His first R50 “stand-up” gig as a school pupil, being “the designated front-row comedy victim” of Mark Banks at a comedy show and a dare to enter a comedy competition are all part of the building blocks of Durban comedian Carvin H Goldstone’s stand-up career which he’ll commemorate with his debut one-man show next week.
“I first flirted with stand-up comedy in 2003 when a friend asked me to tell some jokes at a school function. So I wrote a few jokes, he paid me R50 and that was that. I never did comedy again until 2006 when someone showed me a comedy competition and said seeing that I liked ripping off everyone in the office where I worked I should try it out and I did,” he explained.
Prior to that Goldstone (stage name Carvin H) said he recalled attending his first comedy show and seeing David Kau, Riaad Moosa and Mark Banks on stage.
“I was green as to how comedy worked. I sat in the front row and Mark Banks picked on me for most of his set. I didn’t even realise he was making fun of me until half-time when someone told me. But after watching them I walked away feeling I could do that. In fact, I am more of a funny person than a comedian because I spend every day, every minute of my life in the pursuit of laughter,” he said.
Goldstone made his debut in 2006 when he entered the Madras Masala Stand-Up Comedy Competition. Audience votes determined the winner, with Goldstone having a landslide victory.
“In that show I remember everyone was so serious and confident and all the comics were trying their material out backstage and rehearsing. I just kept quiet. When I’m feeling the pressure I prefer to be quiet. I was last so I had to sit through every other comic. There were four shows. Audiences voted after each show. By the end of the second night I kind of figured the audience appreciated the fact that I spoke about myself. But the competition didn’t convince me I was going to be a comedian. Because again I stopped performing and didn’t perform for the most part of 2007 until I was again inspired by some friends who wanted to become comics and came to ask me to help get something going.”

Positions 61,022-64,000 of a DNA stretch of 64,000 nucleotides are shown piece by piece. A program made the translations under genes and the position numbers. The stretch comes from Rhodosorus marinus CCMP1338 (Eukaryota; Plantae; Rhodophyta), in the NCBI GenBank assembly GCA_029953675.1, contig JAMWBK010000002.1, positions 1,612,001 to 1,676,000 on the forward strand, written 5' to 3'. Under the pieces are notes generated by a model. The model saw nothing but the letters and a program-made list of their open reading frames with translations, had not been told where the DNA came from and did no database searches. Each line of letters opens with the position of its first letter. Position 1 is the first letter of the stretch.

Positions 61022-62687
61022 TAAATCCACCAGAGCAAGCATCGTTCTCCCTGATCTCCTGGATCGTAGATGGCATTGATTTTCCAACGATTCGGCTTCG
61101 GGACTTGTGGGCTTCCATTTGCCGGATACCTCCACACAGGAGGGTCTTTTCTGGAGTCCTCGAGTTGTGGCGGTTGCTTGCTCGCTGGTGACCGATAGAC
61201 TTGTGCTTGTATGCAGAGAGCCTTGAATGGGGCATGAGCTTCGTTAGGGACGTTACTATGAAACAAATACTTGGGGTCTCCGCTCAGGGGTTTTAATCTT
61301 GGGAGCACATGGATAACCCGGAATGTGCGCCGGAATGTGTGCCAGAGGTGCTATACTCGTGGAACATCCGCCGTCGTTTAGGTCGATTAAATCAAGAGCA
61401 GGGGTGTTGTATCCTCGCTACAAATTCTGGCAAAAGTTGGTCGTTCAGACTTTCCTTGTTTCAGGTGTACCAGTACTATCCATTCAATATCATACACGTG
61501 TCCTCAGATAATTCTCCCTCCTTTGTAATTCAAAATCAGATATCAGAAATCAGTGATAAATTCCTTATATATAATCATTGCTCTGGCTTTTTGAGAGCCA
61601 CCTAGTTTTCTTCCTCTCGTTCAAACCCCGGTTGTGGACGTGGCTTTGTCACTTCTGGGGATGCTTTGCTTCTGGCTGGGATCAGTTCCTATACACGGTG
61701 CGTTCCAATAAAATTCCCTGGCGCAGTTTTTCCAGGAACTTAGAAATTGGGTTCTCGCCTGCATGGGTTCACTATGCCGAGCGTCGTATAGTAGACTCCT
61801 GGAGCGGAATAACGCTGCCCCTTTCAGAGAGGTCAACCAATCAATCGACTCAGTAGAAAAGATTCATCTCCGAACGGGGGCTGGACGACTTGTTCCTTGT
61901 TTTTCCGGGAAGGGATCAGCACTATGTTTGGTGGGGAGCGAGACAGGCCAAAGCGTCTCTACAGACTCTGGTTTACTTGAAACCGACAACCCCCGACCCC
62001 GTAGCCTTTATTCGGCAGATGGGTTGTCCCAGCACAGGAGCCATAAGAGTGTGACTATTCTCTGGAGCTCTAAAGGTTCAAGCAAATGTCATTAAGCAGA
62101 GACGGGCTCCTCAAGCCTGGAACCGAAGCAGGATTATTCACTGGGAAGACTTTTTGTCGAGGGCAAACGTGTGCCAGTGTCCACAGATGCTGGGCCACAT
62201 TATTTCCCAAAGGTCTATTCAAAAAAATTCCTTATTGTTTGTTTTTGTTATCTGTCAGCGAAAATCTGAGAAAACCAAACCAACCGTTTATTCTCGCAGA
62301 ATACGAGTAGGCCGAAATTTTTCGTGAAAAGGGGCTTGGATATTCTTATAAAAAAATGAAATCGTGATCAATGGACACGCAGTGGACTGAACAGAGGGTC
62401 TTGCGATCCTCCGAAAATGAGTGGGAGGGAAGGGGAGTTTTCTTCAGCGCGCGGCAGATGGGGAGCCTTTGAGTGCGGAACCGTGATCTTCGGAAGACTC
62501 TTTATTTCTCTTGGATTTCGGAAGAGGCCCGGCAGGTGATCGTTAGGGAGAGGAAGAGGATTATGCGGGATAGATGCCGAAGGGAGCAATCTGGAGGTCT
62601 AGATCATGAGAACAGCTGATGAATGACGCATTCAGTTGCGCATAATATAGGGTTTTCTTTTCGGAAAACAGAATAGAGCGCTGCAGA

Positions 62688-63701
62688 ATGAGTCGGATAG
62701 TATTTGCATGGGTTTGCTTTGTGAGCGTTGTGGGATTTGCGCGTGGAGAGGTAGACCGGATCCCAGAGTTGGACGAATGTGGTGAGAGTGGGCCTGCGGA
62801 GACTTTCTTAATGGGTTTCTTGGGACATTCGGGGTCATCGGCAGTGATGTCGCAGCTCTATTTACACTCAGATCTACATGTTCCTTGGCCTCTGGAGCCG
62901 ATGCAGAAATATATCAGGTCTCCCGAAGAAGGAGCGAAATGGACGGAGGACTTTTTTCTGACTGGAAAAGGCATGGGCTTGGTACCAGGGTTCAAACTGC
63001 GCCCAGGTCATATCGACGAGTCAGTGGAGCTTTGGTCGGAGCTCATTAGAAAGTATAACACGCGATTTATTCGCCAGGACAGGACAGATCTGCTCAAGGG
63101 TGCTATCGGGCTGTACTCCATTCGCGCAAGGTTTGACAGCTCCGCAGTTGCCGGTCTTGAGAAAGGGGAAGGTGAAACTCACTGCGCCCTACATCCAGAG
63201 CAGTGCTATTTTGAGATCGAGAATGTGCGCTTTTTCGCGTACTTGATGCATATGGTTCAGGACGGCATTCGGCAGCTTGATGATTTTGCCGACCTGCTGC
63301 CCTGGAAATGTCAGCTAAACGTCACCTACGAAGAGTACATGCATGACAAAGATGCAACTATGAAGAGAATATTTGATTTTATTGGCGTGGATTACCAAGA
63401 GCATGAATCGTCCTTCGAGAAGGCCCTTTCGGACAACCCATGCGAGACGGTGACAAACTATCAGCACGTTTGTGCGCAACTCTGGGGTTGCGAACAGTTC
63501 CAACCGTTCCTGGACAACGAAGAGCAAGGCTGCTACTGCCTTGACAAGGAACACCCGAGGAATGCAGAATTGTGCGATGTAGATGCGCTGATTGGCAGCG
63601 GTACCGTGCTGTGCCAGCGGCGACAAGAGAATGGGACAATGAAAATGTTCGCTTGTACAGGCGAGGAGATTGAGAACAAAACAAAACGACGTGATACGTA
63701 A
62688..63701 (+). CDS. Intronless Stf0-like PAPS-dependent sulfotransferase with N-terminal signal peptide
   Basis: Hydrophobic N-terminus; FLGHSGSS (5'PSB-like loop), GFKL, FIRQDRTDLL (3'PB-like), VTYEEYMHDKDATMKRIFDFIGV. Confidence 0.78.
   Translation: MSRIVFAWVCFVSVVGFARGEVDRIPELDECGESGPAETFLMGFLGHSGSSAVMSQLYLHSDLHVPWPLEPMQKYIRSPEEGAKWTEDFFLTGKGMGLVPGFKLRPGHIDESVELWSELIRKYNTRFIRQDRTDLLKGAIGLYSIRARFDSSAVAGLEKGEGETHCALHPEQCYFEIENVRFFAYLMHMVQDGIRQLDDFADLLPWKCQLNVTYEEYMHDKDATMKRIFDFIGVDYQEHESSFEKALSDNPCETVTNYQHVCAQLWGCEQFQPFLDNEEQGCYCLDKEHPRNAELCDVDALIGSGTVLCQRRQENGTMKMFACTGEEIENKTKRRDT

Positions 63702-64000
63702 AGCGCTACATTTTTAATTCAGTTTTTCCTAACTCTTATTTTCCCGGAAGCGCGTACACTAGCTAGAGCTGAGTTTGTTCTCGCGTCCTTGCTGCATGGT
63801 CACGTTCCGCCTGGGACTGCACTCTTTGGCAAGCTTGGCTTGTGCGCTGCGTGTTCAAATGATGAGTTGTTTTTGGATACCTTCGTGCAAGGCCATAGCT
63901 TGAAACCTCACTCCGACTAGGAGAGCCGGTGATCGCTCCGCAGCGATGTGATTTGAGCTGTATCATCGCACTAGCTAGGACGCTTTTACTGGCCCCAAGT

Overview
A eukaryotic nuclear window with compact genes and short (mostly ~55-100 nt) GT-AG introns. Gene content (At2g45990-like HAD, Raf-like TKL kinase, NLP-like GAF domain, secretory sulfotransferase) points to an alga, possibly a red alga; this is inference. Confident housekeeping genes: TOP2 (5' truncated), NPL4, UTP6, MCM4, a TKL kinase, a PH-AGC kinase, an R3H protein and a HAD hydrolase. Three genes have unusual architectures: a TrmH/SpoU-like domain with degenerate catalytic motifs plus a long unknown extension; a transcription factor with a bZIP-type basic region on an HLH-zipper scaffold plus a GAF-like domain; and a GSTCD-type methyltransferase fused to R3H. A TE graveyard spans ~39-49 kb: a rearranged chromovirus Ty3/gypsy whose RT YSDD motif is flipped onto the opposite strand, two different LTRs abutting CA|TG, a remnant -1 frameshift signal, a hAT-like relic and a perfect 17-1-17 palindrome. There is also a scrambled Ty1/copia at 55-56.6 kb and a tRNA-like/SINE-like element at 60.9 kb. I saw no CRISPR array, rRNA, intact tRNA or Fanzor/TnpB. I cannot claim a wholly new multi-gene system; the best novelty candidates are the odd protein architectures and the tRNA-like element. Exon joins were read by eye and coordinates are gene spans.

Goldstone then went on to perform in numerous comedy festivals, including Let Durban Laugh, Bruinos Only, Funny Chow and most recently at the Nandos Durban International Comedy Festival, sharing the stage with Mark Eddie, Dan Cummins and South Africa’s Nik Rabinowitz. He earned his spot in the line-up after winning the KZN leg of the Graça Comedy Showdown.
After spending five years on the Durban comedy scene, Goldstone has established his unique brand of clean, family-friendly, nostalgic comedy which he’ll commemorate with his first one man show, No Swearing.
“No Swearing is actually stories from my life growing up in Newlands East and moving to the Bluff. It’s delivered in a clean family-friendly style because I think that’s a true reflection of how I grew up. My parents are born-again Christians so I grew up in a home with no swearing, but when you can’t swear you find innovative ways to express yourself and I plan to bring this to the show. I also want to talk a bit about recent events in the world and South Africa,” he said.